Alcohol is bad because it's mood altering. If you drink to alter your mood, that's wrong. You should only rely on the Holy Spirit for that. Yes, a very spiritual argument. At face value this is a tough one to argue. If you need a lift or to relax, you should go to God. Yes, I really do believe that. But does that completely preclude a glass of wine after a hard day?
Well, let's re-frame the question: Is eating cashews a sin?
A couple handfuls of cashews has the same mood altering properties as a prozac.
Is eating chocolate a sin?
Dark-chocolate is hailed as an anti-anxiety drug--dating back to the Mayans.
Is taking a fish oil supplement a sin?
Fish oil helps aid in depression, anxiety and managing anger.
So, is the fact that wine is mood altering a reason to avoid it completely? I don't believe so. In fact, the Bible seems to approve of such use: He causes the grass to grow for the cattle, And vegetation for the service of man, That he may bring forth food from the earth, And wine that makes glad the heart of man, Oil to make his face shine, And bread which strengthens man's heart. Psalm 104:14-15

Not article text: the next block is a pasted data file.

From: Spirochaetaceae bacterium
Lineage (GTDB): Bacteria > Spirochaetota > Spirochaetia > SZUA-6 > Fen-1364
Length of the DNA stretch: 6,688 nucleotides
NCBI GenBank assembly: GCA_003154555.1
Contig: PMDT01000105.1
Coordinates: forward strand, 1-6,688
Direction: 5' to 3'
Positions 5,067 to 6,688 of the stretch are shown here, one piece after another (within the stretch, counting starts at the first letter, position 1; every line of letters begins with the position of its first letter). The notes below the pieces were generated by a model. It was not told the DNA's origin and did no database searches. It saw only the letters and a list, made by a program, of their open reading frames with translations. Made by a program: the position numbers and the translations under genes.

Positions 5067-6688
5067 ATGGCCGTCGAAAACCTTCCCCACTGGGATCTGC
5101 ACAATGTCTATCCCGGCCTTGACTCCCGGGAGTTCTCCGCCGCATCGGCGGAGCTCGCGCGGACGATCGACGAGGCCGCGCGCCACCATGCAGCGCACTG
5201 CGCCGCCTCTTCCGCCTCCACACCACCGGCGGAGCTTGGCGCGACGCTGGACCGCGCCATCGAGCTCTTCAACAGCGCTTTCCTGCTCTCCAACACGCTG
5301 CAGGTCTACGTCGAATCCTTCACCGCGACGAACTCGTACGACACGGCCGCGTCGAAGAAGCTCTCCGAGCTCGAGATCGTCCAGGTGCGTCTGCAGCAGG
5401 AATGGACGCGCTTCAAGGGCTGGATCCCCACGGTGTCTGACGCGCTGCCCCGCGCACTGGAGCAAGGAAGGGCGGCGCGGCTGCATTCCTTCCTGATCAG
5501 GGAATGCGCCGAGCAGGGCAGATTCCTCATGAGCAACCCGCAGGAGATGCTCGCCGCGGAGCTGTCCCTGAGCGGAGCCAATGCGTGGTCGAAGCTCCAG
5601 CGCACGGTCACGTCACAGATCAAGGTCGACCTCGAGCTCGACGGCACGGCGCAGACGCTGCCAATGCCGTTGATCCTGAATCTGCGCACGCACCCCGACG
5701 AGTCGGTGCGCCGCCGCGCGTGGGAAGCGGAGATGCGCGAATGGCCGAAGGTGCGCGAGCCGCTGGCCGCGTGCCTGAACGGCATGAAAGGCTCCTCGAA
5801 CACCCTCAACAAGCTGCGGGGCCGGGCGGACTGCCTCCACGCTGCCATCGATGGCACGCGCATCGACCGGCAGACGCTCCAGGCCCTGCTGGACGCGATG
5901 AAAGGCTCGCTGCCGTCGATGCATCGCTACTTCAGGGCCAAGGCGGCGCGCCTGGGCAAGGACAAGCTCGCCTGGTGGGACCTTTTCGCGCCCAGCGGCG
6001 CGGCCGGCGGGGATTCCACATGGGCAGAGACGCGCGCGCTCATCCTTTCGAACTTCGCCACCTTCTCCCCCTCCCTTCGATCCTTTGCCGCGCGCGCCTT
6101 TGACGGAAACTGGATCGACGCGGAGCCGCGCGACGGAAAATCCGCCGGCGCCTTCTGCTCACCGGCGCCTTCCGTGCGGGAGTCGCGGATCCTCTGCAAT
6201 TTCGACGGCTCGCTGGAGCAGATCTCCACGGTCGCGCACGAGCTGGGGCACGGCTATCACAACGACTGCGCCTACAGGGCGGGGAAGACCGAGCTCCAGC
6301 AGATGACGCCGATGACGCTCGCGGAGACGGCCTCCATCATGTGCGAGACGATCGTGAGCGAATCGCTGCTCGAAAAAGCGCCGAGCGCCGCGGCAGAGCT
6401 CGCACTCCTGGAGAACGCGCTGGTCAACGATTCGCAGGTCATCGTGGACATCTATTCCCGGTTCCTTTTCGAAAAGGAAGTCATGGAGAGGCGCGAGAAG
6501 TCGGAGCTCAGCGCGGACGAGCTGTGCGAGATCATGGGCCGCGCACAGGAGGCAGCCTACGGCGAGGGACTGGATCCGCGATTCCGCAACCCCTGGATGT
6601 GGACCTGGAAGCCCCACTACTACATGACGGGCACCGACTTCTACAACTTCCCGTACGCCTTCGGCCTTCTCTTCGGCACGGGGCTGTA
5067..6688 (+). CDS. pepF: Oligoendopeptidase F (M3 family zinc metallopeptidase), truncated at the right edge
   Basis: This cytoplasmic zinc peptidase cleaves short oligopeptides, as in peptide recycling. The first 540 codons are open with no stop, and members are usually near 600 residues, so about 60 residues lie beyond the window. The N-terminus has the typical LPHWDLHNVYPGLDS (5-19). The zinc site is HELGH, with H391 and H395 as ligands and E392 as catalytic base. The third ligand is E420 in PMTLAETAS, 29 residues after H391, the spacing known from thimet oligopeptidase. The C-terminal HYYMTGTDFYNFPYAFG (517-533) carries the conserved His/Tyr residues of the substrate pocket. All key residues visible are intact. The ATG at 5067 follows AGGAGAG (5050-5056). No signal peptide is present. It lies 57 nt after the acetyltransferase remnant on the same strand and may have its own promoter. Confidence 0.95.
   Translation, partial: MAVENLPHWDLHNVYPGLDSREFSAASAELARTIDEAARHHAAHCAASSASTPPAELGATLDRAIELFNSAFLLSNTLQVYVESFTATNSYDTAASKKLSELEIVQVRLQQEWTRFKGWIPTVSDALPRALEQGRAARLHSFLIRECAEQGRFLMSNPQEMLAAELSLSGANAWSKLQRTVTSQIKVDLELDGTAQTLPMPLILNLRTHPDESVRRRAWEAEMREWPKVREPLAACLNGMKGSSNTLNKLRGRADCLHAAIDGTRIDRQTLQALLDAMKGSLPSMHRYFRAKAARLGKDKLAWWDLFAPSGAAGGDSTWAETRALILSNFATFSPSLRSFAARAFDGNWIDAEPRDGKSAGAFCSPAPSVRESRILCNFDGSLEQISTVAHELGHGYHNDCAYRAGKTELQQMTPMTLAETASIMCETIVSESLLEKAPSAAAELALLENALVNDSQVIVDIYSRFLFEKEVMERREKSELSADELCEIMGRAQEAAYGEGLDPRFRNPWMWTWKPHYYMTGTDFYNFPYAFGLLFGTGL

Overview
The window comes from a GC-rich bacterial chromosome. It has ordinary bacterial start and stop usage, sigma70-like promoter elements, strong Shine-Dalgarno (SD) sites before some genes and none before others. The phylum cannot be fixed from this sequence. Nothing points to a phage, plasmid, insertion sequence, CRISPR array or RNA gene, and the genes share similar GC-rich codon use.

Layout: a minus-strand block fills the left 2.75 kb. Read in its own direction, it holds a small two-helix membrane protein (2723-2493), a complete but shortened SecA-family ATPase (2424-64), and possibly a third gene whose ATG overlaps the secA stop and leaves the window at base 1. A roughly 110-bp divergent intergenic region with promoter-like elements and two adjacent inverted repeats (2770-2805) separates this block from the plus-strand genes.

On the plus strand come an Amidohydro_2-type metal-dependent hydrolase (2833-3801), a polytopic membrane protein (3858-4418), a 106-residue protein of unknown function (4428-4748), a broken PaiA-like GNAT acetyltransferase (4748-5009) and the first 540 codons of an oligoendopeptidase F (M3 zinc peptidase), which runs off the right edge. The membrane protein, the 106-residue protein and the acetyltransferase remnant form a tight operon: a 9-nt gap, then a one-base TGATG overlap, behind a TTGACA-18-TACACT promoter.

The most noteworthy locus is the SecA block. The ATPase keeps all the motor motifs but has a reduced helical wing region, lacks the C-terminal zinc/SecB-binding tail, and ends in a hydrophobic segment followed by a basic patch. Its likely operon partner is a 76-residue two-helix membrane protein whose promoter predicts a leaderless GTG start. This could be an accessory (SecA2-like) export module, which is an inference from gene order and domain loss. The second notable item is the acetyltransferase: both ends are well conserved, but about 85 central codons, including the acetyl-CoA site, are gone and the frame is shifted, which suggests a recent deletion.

I don't want to support an industry that has destroyed so many lives. I really respect where this argument is coming from. Alcoholism has destroyed a lot of lives. Yet, alcohol hasn't done it. People have. Just like "guns don't kill, people do."
If it wouldn't be OK for the kids to drink, you shouldn't drink it. Don't be a hypocrite. I know a lot of people feel this way about alcohol. But are our kids really incapable of understanding that some things are not meant for children and that's OK? Gana and I each have a cup of coffee with breakfast. The kids understand that that is not something they are going to get. They may drink it when they are older.
Drinking is dangerous because it can lead to drunkenness. Yes, this is true. In the same way eating is dangerous because it can lead to gluttony.
So, I became neutral on the issue. 1 Corinthians 8:8: "Food does not commend us to God; for neither if we eat we are the better, nor if we do not eat are we the worse."
I was then in a good position to decide what I believed was OK for me. I was in a position of liberty and a clear conscience before God.
I considered a few things.
1) I want my kids to see me live the values of moderation and liberty. If I don't wrestle through those tough things, but take the easy way out by avoidance, what will I teach them?
2) I want to give my kids a healthy context for eating and drinking. For example, my kids know how I feel about drive-thrus. Food is not meant to be consumed en masse, in the car, off a paper wrapper. Food is meant to be eaten sitting at a table with others. And I model this for them. (not as a sin issue, but simply from a context of health and well-being) I want them to have the same sort of context in which to evaluate wine and other alcohol.